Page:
Primer on Forced Labor Enforcement

Primer on Forced Labor Enforcement for U.S. Importers

By Adrienne Braumiller, Founder & Partner, Braumiller Law Group and

Harold Jackson, Associate, Braumiller Law Group

This Primer provides introductory guidance to complying with U.S. forced labor laws for importers, and includes an introductory overview to forced labor laws, U.S. Customs and Border Protection’s (CBP) authority to enforce forced labor laws, outlines importer requirements under The Uyghur Forced Labor Prevention Act, describes the detention processes for imported goods made with forced labor, lists key recommended compliance actions for adhering to U.S. forced labor laws, and provides helpful resources for complying with U.S. forced labor laws.

I. An Introduction to Forced Labor Laws and Enforcement for Imported Merchandise in the United States

The U.S. law prohibiting imports of goods made with forced labor is Section 1307 under Title 19 of the United States Code. Since the Trade Facilitation and Trade Enforcement Act in 2016 that repealed the statutory exception that allowed many products made using forced labor to enter the U.S., CBP has ramped up enforcement of products made using forced labor, which are primarily from China.[1] Since then, CBP has issued over 50 Withhold Release Orders (“WROs”), assessed millions in civil penalties associated with forced labor products, and detained over 900 shipments under the authority of those WROs and Findings. The major industry areas that are targeted for U.S. forced labor enforcement include cotton and other textiles, cell phones, computers, electronics, and foodstuffs and seafood. 

1.1) Defining Forced Labor
Although forced labor is defined under U.S. law under 19 U.S.C. 1307, much of the terminology surrounding forced labor is defined by international law in the Forced Labor Conventions administered by the International Labor Organization (ILO).[2] The term “Forced labor” is defined as all work or service which is exacted from any person under the menace of any penalty for its nonperformance and for which the worker does not offer himself voluntarily.[3] The term “forced labor” includes slave labor, but also includes forced or indentured child labor and indentured servitude.[4] As defined by the ILO[5], the phrase “menace of any penalty” refers to a wide range of penalties used to compel someone to work. The phrase “offered voluntarily” means the free and informed consent of a worker to take a job and his or her freedom to leave at any time.[6]

The ILO has published several indicators that forced labor is occurring, including debt bondage, abuse of worker vulnerabilities or disabilities, withholding of identity documents and wages, restriction of movement, intimidation and threats, physical and sexual violence, abusive working and living conditions, and excessive overtime.[7] However, certain types of nonconsensual labor do not fall under the ILO’s definition of “Forced Labor,” such as community service imposed by a court of law, work in an emergency (such as war, fire, flood, famine, or earthquake), prison labor under supervision and control of a public authority, and normal civic obligations (such as compulsory military service).[8]

2.2.) Penalties and Forced Labor Enforcement

Under U.S. law, penalties for importing goods made using forced labor are severe and can include issuance of new import restrictions (such as WROs and Findings), the detention/seizure/forfeiture of violative merchandise, civil penalties for entering merchandise contrary to law under 19 U.S.C. 1595a(b), up to 20 years of imprisonment for individuals under 18 U.S.C. 1589, and revocation of import privileges, such as bond or CTPAT privileges.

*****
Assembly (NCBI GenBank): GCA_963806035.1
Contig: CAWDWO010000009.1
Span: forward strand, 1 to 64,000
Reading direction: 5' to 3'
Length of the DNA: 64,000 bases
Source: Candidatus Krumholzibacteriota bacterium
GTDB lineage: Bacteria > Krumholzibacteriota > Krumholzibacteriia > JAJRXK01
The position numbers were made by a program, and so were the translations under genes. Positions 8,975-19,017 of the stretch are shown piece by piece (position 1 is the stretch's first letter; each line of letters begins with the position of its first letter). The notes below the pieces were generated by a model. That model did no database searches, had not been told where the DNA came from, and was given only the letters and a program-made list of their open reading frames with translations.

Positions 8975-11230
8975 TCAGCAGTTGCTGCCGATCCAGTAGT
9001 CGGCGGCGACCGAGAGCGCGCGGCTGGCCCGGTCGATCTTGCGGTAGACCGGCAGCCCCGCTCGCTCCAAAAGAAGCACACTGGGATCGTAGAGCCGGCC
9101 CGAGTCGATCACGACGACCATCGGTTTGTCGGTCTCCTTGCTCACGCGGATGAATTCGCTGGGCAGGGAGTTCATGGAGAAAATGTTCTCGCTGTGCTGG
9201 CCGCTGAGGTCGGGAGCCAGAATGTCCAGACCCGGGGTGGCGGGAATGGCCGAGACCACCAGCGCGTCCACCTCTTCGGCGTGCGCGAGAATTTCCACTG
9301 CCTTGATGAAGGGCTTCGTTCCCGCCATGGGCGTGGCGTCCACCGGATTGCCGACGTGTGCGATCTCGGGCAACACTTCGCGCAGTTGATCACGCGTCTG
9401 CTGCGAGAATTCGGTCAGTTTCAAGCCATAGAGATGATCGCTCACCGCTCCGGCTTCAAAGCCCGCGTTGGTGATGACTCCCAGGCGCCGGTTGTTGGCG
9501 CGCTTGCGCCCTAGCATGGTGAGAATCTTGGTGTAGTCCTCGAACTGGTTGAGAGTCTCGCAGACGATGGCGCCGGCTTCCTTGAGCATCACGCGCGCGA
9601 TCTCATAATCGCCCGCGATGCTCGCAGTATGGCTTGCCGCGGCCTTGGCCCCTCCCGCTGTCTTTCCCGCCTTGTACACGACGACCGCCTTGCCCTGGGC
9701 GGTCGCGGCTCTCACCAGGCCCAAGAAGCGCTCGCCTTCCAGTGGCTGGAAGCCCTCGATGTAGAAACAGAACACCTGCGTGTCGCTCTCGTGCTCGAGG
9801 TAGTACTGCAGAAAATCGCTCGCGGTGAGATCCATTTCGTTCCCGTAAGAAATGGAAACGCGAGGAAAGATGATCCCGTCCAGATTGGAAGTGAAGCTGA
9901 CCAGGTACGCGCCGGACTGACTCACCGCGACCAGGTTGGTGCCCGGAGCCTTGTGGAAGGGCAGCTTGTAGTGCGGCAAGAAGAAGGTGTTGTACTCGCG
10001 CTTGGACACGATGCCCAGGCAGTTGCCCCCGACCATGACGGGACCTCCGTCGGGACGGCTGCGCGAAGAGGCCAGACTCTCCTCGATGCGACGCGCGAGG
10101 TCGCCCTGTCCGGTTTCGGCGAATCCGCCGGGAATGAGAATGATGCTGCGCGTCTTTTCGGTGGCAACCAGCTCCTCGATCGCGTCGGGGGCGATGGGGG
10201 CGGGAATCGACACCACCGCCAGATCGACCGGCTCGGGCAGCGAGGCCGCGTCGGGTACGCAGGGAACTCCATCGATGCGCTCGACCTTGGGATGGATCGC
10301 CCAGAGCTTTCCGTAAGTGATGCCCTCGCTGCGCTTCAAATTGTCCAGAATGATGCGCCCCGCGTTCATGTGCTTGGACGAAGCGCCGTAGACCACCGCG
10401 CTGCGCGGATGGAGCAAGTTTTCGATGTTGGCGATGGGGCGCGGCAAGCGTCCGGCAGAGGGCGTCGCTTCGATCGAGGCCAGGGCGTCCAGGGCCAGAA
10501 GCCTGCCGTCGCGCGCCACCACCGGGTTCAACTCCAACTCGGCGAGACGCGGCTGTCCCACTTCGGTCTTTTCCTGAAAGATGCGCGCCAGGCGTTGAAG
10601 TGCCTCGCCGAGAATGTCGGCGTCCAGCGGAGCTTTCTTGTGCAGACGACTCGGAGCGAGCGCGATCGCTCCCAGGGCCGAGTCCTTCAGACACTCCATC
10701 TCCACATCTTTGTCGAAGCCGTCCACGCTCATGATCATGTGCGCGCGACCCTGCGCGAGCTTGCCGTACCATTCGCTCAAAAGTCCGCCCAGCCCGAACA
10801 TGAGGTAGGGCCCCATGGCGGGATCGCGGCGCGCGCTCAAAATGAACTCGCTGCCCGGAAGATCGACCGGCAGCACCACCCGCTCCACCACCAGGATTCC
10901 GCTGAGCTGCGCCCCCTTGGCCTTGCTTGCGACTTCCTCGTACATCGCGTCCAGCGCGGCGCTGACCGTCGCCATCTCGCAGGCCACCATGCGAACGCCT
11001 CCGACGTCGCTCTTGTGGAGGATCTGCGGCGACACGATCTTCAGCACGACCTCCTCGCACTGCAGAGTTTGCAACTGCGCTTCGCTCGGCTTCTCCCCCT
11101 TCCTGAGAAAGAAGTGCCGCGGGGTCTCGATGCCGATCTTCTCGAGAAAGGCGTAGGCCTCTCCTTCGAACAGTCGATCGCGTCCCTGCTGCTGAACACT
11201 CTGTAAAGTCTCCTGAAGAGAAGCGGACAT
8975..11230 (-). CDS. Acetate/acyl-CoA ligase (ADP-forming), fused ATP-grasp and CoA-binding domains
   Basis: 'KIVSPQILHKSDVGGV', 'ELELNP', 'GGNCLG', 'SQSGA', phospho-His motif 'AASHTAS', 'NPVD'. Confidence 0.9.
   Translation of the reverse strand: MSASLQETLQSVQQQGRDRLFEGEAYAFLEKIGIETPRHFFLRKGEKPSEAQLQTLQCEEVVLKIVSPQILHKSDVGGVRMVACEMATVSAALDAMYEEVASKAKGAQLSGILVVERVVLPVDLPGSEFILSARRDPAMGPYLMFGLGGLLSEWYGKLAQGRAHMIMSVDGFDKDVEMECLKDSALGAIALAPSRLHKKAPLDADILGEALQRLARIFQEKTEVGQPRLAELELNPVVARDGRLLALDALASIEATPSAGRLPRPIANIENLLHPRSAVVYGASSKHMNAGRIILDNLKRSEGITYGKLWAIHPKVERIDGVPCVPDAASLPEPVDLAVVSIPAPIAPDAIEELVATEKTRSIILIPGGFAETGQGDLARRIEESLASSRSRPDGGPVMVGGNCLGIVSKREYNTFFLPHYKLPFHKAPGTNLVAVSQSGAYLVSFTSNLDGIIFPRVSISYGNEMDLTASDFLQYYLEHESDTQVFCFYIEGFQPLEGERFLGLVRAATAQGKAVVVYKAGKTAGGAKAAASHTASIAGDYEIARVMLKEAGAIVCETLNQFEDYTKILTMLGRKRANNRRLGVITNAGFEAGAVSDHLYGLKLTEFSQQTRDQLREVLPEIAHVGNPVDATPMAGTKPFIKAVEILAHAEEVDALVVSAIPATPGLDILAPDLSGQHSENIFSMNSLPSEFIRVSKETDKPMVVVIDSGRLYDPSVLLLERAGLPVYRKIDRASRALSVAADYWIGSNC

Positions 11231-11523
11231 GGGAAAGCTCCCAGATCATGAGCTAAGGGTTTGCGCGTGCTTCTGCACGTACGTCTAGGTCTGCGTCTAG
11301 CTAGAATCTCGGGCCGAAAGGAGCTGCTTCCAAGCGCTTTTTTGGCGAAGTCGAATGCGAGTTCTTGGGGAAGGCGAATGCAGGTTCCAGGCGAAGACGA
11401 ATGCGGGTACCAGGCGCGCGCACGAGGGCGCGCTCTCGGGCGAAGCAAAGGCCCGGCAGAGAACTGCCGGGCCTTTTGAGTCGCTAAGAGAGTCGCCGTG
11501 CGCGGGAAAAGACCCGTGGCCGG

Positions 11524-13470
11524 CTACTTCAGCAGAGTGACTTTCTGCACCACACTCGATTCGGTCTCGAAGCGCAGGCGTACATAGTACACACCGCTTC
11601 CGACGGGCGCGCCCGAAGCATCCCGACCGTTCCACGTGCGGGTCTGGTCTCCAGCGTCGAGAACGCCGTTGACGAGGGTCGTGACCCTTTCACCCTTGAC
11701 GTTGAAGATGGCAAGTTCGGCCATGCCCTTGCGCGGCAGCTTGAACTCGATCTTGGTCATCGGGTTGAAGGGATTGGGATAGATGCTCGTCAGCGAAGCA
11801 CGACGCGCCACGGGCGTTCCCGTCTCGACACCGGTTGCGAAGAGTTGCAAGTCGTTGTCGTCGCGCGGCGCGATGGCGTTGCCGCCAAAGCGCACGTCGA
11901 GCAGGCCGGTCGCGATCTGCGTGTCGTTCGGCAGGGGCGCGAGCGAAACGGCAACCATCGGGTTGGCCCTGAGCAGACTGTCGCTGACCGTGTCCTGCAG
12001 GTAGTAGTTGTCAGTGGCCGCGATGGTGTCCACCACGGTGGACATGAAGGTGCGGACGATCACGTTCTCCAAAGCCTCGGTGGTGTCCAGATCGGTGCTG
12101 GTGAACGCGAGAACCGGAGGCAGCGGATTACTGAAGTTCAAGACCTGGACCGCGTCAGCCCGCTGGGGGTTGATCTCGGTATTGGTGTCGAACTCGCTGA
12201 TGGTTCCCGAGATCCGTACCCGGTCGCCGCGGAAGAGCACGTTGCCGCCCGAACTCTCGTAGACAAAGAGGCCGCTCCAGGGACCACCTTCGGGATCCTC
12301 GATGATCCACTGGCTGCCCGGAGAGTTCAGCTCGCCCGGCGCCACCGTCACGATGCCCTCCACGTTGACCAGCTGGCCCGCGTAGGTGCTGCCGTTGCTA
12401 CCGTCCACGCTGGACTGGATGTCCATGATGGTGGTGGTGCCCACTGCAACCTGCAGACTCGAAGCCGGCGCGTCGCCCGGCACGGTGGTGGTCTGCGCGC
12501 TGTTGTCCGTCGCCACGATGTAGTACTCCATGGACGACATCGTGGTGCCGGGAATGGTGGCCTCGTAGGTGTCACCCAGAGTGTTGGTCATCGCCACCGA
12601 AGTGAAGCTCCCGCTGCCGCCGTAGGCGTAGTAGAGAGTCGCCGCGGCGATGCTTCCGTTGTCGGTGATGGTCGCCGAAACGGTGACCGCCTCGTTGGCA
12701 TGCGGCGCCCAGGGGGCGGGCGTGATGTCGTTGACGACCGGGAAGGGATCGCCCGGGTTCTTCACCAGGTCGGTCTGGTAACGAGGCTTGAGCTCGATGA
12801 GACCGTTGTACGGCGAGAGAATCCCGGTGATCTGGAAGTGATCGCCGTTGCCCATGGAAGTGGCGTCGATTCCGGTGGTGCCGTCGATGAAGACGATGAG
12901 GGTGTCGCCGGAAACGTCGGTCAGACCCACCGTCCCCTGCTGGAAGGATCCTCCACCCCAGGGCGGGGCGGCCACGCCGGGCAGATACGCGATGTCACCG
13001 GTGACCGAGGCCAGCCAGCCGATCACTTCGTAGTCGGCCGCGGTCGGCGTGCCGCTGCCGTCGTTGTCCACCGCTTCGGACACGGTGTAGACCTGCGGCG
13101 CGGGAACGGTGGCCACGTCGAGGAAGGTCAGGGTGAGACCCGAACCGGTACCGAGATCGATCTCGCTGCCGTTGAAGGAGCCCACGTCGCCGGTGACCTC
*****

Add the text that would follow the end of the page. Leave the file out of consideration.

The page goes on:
For an example of penalties for importing goods made using forced labor, in 2020, CBP collected $575,000 in penalties under 19 U.S.C. 1595a(b) from Pure Circle U.S.A., Inc., who was found to have violated a WRO targeting a Chinese company named Inner Mongolia Hengzheng Group Baoanzhao Agricultural and Trade LLC (“Baoanzhao”) after an investigation into twenty of Pure Circle’s stevia shipments. Another example includes a seizure at the port of New York/Newark of 13 tons of hair products worth over $800,000 in 2020 that were imported in violation of a WRO on hair products from Chinese company Lop County Meixin Hair Product Co. Ltd.

II. Withhold Release Orders (WROs) and Findings

CBP can issue WROs and Findings after investigating[9] foreign companies that use forced labor, which prohibit the goods made by those companies to enter the U.S. The goods that are subject to a WRO or Finding are subject to detention, seizure, and forfeiture by CBP if the goods are imported into the U.S. 

2.1) Withhold Release Orders (WROs)

When CBP determines that there is a reasonable suspicion that a company is using forced labor in its foreign factory, supply chain, or geographic region, the agency may issue a WRO. The WROs will list the foreign company that is using forced labor, provide a product description of the prohibited goods, and provide the ILO indicators of forced labor present. WROs are posted to the forced labor page on CBP’s website at At the request of an interested petitioner, WROs and Findings can be modified (suspended) if the forced labor indicators are remediated at the foreign company, and revoked if there is proof the foreign company is no longer engaged in forced labor.

The most notable[10] and comprehensive WRO in effect is the Hoshine Silicon Supply Chain WRO, which applies to “silica-based products made by Hoshine Silicon Industry Co. (Hoshine) and its subsidiaries as well as to materials and final goods derived from or produced using those silica-based products, regardless of where the materials and final goods are produced.” The WRO further specifies that the prohibition applies to all products in the company’s supply chain, including component materials (such as silicon, including metallurgic grade silicon, silicon oxide and certain silicones in primary forms), intermediate goods (such as additives for aluminum alloys and concrete, integrated circuits,  and semiconductor devices), and finished Hoshine goods (such as adhesives, electronics, lubricants, photovoltaic cells, solar generators, solar panels, and parts thereof). The most guidance on forced labor compliance comes from this WRO, including a highly detailed WRO description, frequently updated FAQs, and a detailed importer guidance document.